By Eric Bedner
Feb 8, 2018
The IRS has determined that homeowners who make repairs to their crumbling foundations within the next three years can amend their 2017 federal tax filings to deduct the cost.
Under the updated guidance from the IRS, which U.S. Reps. John B. Larson, D-1st District; Joseph D. Courtney, 2nd-District; and Richard Neal of Mass-achusetts announced Wednesday, homeowners will have through the end of 2020 to make qualified repairs to their homes and until April 2021 to claim those repairs on an amended 2017 federal tax return.
“This is welcome news for homeowners in our districts,” the congressmen said in a joint statement. “The additional three years afforded under this updated policy provides critical time for more homeowners impacted by crumbling foundations to make repairs and secure federal tax relief.”
As the state prepares to make available the first of five installments of $20 million, homeowners are given a longer period of time to take advantage of the funds and the tax deduction.
Although it has yet to be determined what percentage of individual homes will be fixed with state funds, an uninsured loss, whether total or partial, will be covered under the deduction, Courtney said.
This means that if a percentage of the repairs are done with state funds, the remaining cost incurred by the homeowner could be considered a loss and would be is deductible.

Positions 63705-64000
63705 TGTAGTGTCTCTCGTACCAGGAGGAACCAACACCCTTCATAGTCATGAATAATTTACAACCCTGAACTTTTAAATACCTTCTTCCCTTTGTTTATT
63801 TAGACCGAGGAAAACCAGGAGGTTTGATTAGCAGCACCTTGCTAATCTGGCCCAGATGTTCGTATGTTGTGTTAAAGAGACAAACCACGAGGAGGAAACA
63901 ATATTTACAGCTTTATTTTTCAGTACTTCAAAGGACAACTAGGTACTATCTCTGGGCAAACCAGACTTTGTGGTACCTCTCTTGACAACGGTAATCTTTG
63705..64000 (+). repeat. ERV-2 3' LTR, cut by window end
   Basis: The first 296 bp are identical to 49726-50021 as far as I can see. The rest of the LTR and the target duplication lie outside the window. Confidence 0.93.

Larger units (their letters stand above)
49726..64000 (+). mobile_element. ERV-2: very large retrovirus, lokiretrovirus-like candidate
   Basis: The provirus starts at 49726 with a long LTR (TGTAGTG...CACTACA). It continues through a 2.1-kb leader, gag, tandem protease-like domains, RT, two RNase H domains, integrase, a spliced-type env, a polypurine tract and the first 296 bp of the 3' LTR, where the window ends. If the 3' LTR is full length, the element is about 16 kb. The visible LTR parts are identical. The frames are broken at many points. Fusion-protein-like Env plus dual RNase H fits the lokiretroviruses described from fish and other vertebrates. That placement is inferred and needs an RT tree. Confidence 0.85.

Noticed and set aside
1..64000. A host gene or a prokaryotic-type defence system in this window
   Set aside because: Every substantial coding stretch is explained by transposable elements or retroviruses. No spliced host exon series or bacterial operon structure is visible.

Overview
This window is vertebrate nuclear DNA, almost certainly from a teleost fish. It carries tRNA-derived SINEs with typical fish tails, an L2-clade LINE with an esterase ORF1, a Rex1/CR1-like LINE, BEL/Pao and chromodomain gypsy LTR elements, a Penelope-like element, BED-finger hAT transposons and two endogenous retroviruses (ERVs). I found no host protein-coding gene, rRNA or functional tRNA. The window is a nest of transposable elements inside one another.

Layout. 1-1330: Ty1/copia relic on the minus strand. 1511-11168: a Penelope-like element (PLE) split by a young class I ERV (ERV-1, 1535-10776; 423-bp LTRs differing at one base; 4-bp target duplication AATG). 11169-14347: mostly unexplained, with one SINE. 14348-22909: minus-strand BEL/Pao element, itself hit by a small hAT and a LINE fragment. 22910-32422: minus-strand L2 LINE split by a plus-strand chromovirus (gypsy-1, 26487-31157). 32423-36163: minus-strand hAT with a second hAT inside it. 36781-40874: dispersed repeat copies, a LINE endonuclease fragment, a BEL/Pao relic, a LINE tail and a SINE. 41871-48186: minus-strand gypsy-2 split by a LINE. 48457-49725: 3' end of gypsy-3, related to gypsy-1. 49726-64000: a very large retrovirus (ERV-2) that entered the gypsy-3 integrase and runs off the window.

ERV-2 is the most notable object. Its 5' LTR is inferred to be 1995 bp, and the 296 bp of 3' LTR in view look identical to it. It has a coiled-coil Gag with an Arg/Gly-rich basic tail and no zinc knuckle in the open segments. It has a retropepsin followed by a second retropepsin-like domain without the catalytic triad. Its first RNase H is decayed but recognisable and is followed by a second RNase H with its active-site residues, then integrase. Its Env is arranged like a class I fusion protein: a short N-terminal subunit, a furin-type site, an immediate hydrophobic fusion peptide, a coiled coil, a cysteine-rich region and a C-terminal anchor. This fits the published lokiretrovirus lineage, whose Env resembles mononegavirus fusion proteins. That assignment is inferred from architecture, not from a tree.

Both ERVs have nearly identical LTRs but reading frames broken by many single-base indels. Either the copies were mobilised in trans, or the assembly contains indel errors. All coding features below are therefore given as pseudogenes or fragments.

Courtney stressed, however, that individuals should consult with a qualified tax preparer for specifics, but “the good news is it creates a window of three years.”
To be eligible, homeowners must obtain a written evaluation from a licensed engineer and receive a reduced property assessment report showing their foundation contains the mineral pyrrhotite.
The update not only will provide some financial relief to homeowners and enable those capable of making repairs to properly budget for them, but it also provides more information to accountants, enabling them to make more accurate recommendations, Courtney said.
Courtney added that he and Larson would continue to push Congress to change the overall casualty loss deduction, which the federal tax bill eliminated.
In November, the IRS approved deductions related to crumbling foundations, but the new tax law, signed into law in December, repealed the casualty loss deduction.
As a result of the change, only taxpayers who suffer damage due to a declared disaster by the president will be able to deduct their casualty losses, beginning in tax year 2018. This provision expires in 2025.
“Since enactment of the new tax law, we have been in regular contract with officials from the Treasury and IRS to explore ways to extend as much relief as possible to homeowners in spite of changes made by the law,” the congressmen said. “We are grateful for their attention to our concerns and the support they have provided today to homeowners struggling with the damage caused by crumbling foundations.”